The European Union is celebrating its 10th anniversary as it prepares to admit more countries in May and tries to come to an agreement on a constitution that will determine how an enlarged bloc will operate. The champagne corks were not popping in Brussels. EU officials say there is no time for celebration because the bloc is racing to come to an agreement on its draft constitution by year's end, to make sure it can accommodate its 10 new members.
Officials say the anniversary is not important anyway because it only marks 10 years since the approval of the Maastricht Treaty. That changed the bloc's name from European Community to European Union and approved a common currency, the euro, which went into effect for 12 of the 15 members in January 2002.
But early hopes of a swift agreement on the constitution, which is aimed at ensuring that an enlarged union will run smoothly, have been dashed by wrangling between the member states over just what it should, or should not, contain.
After deep divisions emerged within the European Union over the war in Iraq, France and Germany insist the bloc should have an independent military capability. But Britain wants the EU military structure to be tied to NATO, and the United States also worries that the development of an EU force could undermine the alliance.
Elmar Brok, a German member of the European Parliament, says it is imperative that the constitution include a clause mandating the creation of an EU defense capability. He says such a clause would underpin relations between the European Union and NATO, which allow the European Union access to NATO facilities.
"The Americans and the British have to understand that, if it is not done in the framework of the European Union, it will be done outside the framework, out[side] all the legal obligations to NATO," he said.
But military capabilities are not the only problem. There are differences between large member countries and the smaller ones about the number of European commissioners in Brussels, and what each member state's weighted voting strength should be in the EU Council of Ministers.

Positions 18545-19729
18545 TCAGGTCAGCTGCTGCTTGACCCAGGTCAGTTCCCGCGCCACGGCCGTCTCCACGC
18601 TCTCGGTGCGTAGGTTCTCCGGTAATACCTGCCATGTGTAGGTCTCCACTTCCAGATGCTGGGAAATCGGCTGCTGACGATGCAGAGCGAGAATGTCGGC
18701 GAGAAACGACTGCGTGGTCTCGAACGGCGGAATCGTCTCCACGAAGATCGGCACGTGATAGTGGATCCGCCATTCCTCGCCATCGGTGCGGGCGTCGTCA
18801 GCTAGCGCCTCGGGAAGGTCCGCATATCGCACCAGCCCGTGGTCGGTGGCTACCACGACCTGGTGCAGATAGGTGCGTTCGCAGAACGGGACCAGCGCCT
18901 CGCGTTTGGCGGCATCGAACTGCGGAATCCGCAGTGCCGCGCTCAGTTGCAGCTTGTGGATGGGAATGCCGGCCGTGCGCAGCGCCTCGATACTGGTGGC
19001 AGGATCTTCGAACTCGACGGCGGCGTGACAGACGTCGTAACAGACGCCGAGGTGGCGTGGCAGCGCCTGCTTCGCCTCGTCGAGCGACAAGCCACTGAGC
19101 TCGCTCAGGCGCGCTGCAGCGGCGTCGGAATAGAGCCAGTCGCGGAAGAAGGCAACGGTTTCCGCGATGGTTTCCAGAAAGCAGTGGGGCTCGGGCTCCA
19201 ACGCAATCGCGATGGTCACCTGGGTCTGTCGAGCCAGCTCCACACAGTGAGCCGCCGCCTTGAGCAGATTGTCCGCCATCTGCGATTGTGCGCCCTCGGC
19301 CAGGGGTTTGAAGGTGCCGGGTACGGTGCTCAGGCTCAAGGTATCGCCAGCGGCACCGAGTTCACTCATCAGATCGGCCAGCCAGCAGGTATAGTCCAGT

Jacques Poos, a member of the European Parliament from Luxembourg, does not believe that these differences over the draft constitution can be ironed out this year. "Today, I think it would not be impossible that there will be a flow over to the Irish presidency starting on the 1st of January of next year," said Mr. Poos.
Ireland takes over the EU rotating presidency from Italy, whose prime minister, Silvio Berlusconi, says he is determined to clear the logjam over the constitution during his turn at the helm. He has called for an informal summit of EU leaders later this month to narrow the differences. But after the failure of a similar summit last month, the signs are not encouraging.
Graham Watson, a British member of the European Parliament, says there is not much time for the leaders to overcome obstacles to an agreement on the future EU institutional framework.
"I fear that time is slipping away very fast, and, if they fail to meet their December deadline, then I can see the whole thing unraveling very fast," commented Mr. Watson.
The constitution must be approved by every current and future member government before it can become effective. But that is not all. It has to be approved by the parliaments of all 25 states as well as the European Parliament. And some countries insist on submitting it to popular referendum.
If the proposed constitution fails to overcome all of those hurdles, it will not hinder the Union's enlargement. But it will leave a lot of unfinished business to be resolved in the years ahead.